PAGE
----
In December 2023, Manzoor Pashteen was arrested by Pakistani authorities on charges of sedition and criminal conspiracy. Following his arrest, Pashteen was allegedly abducted by Pakistan’s intelligence agencies, sparking international outrage and condemnation.

The crackdown on the PTM is part of a broader pattern of repression against dissent in Pakistan. Journalists, activists, and political opponents have faced intimidation, censorship, and violence for speaking out against human rights abuses and government policies. The Pakistani military, which wields significant power in the country, has been accused of orchestrating this repression to maintain its dominance and suppress opposition voices. The current situation facing Imran Khan, the former Prime Minister of Pakistan, serves as a stark illustration of the lengths to which the Pakistan Army will go in confronting dissenting voices.

International human rights organizations have condemned the crackdown on the PTM and called for the release of its leaders. However, the Pakistani government has shown little willingness to address the grievances of the Pashtun community or engage in meaningful dialogue with the PTM. Instead, it has sought to silence dissent through intimidation and violence.

Repression, Militancy, and Neglect

The ongoing repression of the PTM underscores the challenges faced by Pashtuns in Pakistan in their struggle for rights and recognition. Despite facing discrimination and marginalization, Pashtuns continue to resist oppression and demand justice for themselves and their communities. The international community must stand in solidarity with Pashtuns and support their efforts to achieve equality and dignity in Pakistan.

In addition to repression by the Pakistani state, Pashtuns in Pakistan also face threats from militant groups operating in the region. The rise of the Tehreek-e-Taliban Pakistan (TTP) and other extremist organizations has further exacerbated the security situation in Pashtun-majority areas, leading to widespread violence and displacement. Pashtun communities have borne the brunt of this violence, with thousands killed and millions displaced from their homes.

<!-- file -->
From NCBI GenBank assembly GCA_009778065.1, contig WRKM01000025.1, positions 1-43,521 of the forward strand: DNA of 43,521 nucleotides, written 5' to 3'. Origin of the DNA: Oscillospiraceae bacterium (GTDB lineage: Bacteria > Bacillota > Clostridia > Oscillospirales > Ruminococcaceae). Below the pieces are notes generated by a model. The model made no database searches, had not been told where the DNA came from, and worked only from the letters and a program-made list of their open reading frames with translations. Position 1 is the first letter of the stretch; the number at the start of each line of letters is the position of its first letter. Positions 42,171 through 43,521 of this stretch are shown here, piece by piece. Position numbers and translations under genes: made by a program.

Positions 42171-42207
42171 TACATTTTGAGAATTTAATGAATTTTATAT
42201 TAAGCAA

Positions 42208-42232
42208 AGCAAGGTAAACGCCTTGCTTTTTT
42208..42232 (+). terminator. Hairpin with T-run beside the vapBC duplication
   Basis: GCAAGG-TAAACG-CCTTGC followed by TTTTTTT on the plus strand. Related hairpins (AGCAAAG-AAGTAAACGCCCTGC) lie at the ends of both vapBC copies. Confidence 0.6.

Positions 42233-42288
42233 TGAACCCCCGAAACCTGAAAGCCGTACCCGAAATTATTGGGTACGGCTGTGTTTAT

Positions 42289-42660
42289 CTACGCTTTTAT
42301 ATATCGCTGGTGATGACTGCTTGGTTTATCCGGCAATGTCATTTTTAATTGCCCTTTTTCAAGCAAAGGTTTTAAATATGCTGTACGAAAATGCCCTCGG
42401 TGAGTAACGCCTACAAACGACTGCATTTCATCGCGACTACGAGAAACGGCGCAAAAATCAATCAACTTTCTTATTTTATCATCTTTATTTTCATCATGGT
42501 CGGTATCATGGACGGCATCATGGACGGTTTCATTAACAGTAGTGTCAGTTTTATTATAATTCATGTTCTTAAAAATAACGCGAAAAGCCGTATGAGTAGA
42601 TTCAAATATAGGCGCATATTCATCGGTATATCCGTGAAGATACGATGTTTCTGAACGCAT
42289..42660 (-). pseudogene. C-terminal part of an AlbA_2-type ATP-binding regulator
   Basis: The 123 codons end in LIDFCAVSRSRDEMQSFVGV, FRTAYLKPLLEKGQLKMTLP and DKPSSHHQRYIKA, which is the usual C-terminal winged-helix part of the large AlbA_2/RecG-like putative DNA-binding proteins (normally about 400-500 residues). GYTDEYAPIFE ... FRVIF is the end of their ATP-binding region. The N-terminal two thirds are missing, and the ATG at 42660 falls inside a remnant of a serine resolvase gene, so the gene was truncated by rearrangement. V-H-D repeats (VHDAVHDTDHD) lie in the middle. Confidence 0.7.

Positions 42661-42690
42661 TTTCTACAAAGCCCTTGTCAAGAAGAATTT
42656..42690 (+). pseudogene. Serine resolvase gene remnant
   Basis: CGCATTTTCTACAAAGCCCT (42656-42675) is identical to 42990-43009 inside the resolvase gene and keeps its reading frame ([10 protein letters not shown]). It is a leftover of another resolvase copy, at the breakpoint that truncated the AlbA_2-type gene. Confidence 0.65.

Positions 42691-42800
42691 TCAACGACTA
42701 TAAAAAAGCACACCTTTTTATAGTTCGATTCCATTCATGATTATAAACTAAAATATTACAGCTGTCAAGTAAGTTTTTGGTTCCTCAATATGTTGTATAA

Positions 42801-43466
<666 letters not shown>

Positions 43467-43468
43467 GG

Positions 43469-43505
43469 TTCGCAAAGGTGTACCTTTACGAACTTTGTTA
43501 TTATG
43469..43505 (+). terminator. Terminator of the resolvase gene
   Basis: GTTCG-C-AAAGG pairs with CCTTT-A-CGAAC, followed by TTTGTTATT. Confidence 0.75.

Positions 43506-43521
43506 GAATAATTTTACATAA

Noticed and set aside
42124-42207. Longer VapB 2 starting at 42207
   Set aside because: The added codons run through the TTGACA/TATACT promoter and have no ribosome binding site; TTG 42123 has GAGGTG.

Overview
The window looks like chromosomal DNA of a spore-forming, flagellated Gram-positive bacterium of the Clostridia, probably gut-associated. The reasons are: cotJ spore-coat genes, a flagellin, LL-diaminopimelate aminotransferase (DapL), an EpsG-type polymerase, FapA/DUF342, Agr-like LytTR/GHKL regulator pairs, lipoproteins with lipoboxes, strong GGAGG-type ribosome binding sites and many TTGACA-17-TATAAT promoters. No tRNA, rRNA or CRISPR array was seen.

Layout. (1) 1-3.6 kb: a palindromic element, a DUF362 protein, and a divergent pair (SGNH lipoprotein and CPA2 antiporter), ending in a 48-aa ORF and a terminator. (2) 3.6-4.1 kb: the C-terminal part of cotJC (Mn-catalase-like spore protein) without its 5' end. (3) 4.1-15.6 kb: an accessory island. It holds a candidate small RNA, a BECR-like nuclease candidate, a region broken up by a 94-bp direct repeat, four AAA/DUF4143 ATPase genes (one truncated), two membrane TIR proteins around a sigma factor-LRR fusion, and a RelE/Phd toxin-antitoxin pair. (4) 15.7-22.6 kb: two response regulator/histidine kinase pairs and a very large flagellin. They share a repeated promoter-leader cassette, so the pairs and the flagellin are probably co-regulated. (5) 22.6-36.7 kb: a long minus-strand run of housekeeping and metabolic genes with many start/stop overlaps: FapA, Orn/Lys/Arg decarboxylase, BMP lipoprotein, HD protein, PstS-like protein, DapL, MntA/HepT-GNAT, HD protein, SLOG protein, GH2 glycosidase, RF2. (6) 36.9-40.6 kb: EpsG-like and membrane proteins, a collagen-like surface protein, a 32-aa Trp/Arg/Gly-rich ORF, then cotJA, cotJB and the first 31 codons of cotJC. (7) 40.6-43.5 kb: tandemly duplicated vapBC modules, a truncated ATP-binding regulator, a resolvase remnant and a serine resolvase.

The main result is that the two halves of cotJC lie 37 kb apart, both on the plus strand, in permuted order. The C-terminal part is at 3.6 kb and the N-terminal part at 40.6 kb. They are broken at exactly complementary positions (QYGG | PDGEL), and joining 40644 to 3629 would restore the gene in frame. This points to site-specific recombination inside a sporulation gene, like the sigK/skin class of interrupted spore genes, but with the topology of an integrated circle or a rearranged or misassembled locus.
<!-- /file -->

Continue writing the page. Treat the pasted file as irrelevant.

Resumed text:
The Pakistani military has launched several military operations in Pashtun regions in an attempt to root out militant groups. However, these operations have often resulted in civilian casualties and human rights abuses, further alienating Pashtun communities from the state. Pashtuns have accused the military of using heavy-handed tactics and indiscriminate force, leading to widespread resentment and distrust. Further, the increasingly strained relationship between Pakistan Army and Afghan Taliban has placed the Pashtuns in Pakistan on a precarious situation, with the community being always viewed in suspicion as working for the interests of the Afghan Taliban.

Moreover, the Pakistani state’s policies towards Pashtun-majority regions have been characterized by neglect and underdevelopment. Pashtun areas have long been marginalized and neglected by the central government, with little investment in infrastructure, education, or healthcare. This lack of development has exacerbated poverty and unemployment in Pashtun regions, fuelling discontent and resentment among the local population.

In conclusion, the plight of Pashtuns in Pakistan is a complex issue that requires urgent attention and action from both domestic and international stakeholders. Stereotypes and discrimination against Pashtuns must be challenged and dismantled, and Pashtun voices must be heard and respected in the pursuit of a more just and inclusive society in Pakistan. 

Author chooses a single pseudonym. Shinwari is a freelance journalist based in Peshawar, Pakistan. 

Note: The contents of the article are of sole responsibility of the author. Afghan Diaspora Network will not be responsible for any inaccurate or incorrect statement in the articles.

Leave a Reply

Your email address will not be published. Required fields are marked *